I’ve always wondered how much I work a week as a teacher. Last week, I sat down with six other teachers (at different schools, different grade levels, etc.) and asked them to track their hours worked.
Two things shocked me.
First, out of the seven teachers surveyed, we spend only 42% of our time actually delivering content to students. That other 58% of the time is devoted to conferences, miscellaneous tasks, lesson planning, meetings, PD, and tracking (in that order).
“This is really important, so I want to be sure everyone is remaining engaged. I know we’re tired, but you’ll need this through your two years of teaching!”
During Institute (and Professional Saturdays), this phrase was invoked time and time again. Often, it cued a silent ugh in my head as I struggled to stay awake. The thing is, I didn’t think the session I was sitting through was unimportant, but I just struggled with the fact that everything was given A-level status. As hard as I wanted to be a great teacher, I couldn’t make all of the advice and strategies I got a priority.
But two years later, while reflecting on my time at Institute, there’s one thing that I do wish I had given A-level status. Interestingly enough, it was one thing that wasn’t given very much exposure during my two years as a CM:
Two years ago, when I was starting Institute as a brand-new corps member, I had many questions and loose assumptions about what the experience would be like. I was curious about housing, my students, the training, and just how exactly I would master the art of lesson planning and behavior management in a few short weeks.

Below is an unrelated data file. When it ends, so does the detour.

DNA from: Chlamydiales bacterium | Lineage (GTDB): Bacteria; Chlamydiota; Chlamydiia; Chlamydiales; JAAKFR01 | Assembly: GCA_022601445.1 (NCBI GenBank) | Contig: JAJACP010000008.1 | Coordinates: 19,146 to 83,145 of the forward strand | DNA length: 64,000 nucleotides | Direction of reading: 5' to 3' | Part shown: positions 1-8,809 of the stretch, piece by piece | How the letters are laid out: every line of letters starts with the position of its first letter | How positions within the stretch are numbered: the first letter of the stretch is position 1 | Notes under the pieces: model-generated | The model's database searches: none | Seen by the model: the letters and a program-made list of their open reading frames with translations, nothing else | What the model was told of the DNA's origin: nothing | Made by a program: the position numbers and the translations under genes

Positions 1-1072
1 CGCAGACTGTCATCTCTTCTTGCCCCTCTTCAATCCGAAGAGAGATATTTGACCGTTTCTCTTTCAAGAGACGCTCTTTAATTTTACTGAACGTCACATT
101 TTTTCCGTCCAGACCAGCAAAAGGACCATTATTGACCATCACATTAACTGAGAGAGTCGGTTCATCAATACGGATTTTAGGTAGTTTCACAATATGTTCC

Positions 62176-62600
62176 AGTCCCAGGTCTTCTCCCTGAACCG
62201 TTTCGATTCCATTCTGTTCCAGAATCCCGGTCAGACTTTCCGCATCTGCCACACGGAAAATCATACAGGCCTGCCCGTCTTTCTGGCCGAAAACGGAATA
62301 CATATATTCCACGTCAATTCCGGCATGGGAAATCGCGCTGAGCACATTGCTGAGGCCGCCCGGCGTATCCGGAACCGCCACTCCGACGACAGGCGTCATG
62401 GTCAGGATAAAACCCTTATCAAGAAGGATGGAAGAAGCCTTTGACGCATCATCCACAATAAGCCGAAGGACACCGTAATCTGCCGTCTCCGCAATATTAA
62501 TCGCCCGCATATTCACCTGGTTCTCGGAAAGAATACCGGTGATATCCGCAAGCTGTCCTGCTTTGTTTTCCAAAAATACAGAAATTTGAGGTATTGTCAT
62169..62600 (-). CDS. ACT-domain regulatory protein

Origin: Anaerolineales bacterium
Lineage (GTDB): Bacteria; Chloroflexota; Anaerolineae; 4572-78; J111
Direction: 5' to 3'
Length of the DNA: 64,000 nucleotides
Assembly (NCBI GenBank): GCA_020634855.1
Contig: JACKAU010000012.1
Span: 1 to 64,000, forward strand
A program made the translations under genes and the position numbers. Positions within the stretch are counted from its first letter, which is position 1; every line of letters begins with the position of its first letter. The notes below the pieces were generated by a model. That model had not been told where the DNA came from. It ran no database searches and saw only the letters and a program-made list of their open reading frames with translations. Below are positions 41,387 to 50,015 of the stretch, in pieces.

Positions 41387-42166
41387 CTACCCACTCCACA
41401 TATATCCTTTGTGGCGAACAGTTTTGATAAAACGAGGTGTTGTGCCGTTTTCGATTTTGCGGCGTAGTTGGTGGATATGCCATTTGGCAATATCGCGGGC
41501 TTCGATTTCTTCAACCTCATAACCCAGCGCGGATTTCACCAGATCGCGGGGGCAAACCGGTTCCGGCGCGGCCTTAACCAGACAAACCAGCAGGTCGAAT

Most of all, though, I had questions and assumptions about who worked at Institute. In a nutshell, I assumed that everyone on staff—from the School Director to the School Operations Manger to my Corps Member Advisor—was a Magical Robot of Awesome.
So often, my students view poetry as something removed from their lives. It’s for old people in dusty books. As one of my students put it, “Mr. Mishleau, I’m not a poetry kind of guy.”
What they (and I) didn’t realize, was that some of the best poetry is in them, waiting to come out. Perhaps not in the traditional prose of the old, dead white people Language Arts curriculum tends to emphasize, but in a relevant, modern and uniquely sophisticated style all their own.
Earlier this year, I took a group of five kiddos from my middle school in Minneapolis to Chicago for three full days of writing and educational workshops, regional and national performances and opportunities to network and collaborate with students from across the nation.
You’d likely never know. I live in a hip neighborhood. I wear (often thrifted) suit coats. But I have something to tell you: I’m one of the many, many teachers who are underpaid. In terms of hours worked vs. pay, my actual hourly wage is pretty abysmal.
Most conversations I have with strangers or family members eventually come around to this little elephant in the room. The inevitable point it seems they must make is “teachers don’t get paid enough.” It’s as if, if they didn’t say that, I had assumed that they were among the type who’d like to see me living out a daily struggle to survive.
These comments come from all over the landscape of our country: from my uber-liberal friends to my Scott Walker-loving Grandpa. There’s also always a clear or subtle undertone of “hardworking teachers like you should get paid more, but those other, lazy teachers shouldn’t.” Whichever “lazy” teacher they may be thinking of, I haven’t met many. In fact, a growing number of us areworking second jobs to make ends meet.